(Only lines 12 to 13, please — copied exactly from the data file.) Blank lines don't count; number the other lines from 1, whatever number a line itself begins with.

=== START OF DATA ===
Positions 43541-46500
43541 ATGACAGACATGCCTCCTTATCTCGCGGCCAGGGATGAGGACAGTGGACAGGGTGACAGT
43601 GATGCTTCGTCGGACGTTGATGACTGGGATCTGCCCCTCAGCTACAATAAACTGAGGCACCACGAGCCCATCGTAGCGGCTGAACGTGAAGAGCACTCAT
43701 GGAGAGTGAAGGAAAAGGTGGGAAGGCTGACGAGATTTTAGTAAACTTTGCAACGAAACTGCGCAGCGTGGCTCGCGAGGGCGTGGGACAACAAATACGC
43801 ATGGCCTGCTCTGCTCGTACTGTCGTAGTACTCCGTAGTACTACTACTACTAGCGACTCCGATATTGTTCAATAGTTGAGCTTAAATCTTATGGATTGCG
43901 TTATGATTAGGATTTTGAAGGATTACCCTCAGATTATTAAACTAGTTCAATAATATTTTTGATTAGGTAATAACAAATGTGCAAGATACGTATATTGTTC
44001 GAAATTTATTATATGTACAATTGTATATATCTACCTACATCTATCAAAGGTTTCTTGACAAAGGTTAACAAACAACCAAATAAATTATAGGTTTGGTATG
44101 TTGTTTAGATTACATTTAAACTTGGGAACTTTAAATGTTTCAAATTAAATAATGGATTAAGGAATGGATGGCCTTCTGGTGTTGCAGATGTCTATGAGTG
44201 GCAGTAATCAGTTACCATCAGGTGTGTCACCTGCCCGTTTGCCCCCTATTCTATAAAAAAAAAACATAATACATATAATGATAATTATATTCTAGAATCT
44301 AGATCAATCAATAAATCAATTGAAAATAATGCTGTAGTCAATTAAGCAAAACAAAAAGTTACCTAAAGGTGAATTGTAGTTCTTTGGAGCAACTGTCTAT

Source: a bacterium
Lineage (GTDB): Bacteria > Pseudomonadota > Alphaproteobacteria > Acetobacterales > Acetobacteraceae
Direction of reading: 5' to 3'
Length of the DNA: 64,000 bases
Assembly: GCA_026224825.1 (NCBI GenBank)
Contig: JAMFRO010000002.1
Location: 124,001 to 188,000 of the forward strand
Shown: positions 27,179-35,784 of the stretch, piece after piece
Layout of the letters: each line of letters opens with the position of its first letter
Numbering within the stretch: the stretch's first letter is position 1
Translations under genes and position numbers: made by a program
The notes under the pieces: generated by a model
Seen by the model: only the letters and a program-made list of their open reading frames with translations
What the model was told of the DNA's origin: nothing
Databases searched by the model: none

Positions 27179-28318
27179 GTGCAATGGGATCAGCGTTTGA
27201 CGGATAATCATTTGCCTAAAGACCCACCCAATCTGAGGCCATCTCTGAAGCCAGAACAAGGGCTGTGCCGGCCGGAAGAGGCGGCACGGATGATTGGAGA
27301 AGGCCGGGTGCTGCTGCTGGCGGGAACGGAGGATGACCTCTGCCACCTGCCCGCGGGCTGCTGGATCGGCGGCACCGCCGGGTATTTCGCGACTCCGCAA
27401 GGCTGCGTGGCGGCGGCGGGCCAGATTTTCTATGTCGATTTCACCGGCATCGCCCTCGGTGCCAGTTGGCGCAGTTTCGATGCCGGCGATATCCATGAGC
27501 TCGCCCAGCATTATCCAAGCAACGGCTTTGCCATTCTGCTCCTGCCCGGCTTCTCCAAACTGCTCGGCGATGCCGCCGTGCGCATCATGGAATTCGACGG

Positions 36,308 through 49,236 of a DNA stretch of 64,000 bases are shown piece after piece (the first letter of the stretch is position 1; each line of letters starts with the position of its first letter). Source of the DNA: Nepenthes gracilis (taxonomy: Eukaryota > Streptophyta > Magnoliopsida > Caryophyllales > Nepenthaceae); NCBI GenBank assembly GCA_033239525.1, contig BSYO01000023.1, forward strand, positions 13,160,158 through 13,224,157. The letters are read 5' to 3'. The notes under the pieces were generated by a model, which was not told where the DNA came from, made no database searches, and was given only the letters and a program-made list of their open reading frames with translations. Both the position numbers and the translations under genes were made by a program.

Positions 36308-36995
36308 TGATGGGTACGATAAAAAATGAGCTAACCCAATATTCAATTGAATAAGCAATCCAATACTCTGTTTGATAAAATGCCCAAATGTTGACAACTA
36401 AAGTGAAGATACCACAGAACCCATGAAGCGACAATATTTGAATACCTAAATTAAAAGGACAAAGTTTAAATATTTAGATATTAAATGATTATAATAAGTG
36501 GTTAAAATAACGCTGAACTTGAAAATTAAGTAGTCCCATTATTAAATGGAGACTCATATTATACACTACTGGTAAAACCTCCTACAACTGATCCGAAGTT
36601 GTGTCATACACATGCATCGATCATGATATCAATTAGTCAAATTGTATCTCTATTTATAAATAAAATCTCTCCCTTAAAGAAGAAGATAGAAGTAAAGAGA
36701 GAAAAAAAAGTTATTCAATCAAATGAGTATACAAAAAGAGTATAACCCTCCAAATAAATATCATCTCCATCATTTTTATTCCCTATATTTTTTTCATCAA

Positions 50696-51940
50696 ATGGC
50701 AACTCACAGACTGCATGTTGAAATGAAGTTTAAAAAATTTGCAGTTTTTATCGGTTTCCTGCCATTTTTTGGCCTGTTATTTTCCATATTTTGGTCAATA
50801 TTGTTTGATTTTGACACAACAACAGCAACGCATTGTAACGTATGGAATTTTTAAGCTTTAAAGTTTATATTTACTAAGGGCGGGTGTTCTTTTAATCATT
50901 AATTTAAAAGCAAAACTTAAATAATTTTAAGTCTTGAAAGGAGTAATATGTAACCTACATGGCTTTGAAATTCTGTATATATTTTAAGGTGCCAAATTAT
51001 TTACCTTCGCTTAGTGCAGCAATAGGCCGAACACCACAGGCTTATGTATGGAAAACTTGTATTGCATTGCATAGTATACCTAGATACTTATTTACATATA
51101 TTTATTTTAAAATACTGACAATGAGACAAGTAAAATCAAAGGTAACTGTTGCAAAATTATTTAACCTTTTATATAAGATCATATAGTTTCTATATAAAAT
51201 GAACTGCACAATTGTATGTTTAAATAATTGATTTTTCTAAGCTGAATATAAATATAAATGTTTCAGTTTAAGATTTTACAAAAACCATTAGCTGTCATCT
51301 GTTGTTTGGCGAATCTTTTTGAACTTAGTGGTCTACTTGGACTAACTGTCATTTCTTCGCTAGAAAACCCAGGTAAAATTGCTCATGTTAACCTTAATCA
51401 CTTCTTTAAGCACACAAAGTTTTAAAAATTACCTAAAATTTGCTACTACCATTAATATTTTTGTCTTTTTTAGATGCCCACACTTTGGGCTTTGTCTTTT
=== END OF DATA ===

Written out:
Lineage (GTDB): Bacteria > Pseudomonadota > Alphaproteobacteria > Acetobacterales > Acetobacteraceae
Direction of reading: 5' to 3'